Chemists at the University of Utah discovered that ice forms at temperatures as low as minus 55 degrees Fahrenheit, according to a Science Daily article. Prior to this discovery, scientists believed ice formed exclusively at 32 degrees Fahrenheit.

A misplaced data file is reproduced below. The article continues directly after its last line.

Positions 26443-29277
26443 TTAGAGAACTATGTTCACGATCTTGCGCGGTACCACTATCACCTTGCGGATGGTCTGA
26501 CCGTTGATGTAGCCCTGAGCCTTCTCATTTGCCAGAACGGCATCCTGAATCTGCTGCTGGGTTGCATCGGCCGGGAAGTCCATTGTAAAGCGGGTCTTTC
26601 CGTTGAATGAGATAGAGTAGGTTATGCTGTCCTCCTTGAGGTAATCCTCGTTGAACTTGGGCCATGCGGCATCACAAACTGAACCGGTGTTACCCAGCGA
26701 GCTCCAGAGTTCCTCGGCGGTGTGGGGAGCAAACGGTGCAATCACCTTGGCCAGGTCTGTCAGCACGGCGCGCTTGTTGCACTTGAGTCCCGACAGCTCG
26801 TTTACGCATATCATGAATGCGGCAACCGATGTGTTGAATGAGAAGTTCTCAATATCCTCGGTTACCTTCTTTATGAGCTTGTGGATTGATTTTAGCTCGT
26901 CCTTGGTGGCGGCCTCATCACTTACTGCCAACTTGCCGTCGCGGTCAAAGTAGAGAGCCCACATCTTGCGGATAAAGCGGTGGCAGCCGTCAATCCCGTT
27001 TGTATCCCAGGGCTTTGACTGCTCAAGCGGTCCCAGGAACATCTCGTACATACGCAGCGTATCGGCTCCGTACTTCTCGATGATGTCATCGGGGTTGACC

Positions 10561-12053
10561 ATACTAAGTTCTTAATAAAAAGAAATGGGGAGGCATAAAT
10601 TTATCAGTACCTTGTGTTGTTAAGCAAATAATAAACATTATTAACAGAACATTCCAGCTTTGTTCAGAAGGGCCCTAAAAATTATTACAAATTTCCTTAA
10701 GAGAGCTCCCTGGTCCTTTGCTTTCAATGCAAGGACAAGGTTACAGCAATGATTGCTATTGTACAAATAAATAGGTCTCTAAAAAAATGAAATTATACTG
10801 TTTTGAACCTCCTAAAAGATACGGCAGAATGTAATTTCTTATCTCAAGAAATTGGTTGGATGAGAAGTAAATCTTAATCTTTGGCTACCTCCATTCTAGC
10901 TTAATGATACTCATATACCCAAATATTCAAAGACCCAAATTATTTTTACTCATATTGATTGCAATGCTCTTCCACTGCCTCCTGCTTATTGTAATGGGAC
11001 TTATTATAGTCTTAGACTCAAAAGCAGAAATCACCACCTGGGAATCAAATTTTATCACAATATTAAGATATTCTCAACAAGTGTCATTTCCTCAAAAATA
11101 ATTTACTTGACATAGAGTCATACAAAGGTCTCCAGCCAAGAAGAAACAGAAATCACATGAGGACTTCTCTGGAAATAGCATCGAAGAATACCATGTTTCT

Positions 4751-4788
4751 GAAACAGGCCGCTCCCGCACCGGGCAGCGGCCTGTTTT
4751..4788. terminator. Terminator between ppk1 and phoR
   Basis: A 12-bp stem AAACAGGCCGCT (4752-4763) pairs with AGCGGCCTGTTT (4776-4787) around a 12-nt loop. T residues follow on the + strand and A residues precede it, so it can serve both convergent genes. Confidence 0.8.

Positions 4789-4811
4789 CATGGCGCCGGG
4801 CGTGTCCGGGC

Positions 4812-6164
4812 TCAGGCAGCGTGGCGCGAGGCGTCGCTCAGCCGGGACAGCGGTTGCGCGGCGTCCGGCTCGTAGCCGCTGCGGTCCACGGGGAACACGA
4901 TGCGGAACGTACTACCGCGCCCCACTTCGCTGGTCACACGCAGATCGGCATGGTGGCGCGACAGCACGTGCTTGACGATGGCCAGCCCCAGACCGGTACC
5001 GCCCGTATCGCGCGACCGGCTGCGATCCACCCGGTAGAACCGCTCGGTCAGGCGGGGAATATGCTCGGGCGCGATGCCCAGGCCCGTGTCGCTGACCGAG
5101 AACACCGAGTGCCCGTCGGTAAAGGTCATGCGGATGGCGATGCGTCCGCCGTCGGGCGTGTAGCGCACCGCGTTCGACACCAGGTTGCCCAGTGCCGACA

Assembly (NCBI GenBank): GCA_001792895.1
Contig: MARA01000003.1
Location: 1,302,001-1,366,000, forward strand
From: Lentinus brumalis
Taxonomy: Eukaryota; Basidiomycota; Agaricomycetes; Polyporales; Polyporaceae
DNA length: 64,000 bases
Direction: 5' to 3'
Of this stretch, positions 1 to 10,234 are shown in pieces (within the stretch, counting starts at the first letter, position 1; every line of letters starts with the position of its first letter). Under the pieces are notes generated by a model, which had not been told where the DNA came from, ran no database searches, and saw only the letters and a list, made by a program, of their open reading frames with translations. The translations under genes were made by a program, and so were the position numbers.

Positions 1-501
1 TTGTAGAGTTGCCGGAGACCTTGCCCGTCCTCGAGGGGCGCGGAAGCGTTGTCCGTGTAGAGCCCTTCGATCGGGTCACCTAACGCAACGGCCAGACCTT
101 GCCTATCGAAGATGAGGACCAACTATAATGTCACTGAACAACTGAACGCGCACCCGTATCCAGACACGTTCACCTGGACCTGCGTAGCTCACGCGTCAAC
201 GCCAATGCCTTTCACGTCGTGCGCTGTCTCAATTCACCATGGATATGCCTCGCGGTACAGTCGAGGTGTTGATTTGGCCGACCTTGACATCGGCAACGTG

Solid ice crystals mix with what University of Utah chemists refer to as "intermediate ice" formed from super-cooled water just prior to uniform freezing, according to the Science Daily article. Intermediate ice maintains some of the structure of liquid. The molecular structure of water changes prior to freezing, forming tetrahedron shapes. In transitioning from intermediate ice to solid ice, these molecules then interlock with four other tetrahedron-shaped molecules.